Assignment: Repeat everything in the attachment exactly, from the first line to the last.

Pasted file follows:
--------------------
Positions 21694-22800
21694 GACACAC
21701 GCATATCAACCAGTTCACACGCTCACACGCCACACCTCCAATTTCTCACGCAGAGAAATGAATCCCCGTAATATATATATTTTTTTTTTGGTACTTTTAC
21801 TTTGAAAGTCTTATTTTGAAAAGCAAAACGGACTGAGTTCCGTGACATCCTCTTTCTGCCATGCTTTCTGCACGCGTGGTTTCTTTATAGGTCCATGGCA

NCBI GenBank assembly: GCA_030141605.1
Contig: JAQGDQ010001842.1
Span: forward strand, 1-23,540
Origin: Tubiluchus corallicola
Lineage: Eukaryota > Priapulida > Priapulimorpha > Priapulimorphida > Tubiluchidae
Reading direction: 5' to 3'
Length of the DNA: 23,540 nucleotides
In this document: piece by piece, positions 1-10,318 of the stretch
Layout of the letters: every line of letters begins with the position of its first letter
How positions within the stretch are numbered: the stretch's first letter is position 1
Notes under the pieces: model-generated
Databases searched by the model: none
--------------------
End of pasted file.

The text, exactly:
Positions 21694-22800
21694 GACACAC
21701 GCATATCAACCAGTTCACACGCTCACACGCCACACCTCCAATTTCTCACGCAGAGAAATGAATCCCCGTAATATATATATTTTTTTTTTGGTACTTTTAC
21801 TTTGAAAGTCTTATTTTGAAAAGCAAAACGGACTGAGTTCCGTGACATCCTCTTTCTGCCATGCTTTCTGCACGCGTGGTTTCTTTATAGGTCCATGGCA

NCBI GenBank assembly: GCA_030141605.1
Contig: JAQGDQ010001842.1
Span: forward strand, 1-23,540
Origin: Tubiluchus corallicola
Lineage: Eukaryota > Priapulida > Priapulimorpha > Priapulimorphida > Tubiluchidae
Reading direction: 5' to 3'
Length of the DNA: 23,540 nucleotides
In this document: piece by piece, positions 1-10,318 of the stretch
Layout of the letters: every line of letters begins with the position of its first letter
How positions within the stretch are numbered: the stretch's first letter is position 1
Notes under the pieces: model-generated
Databases searched by the model: none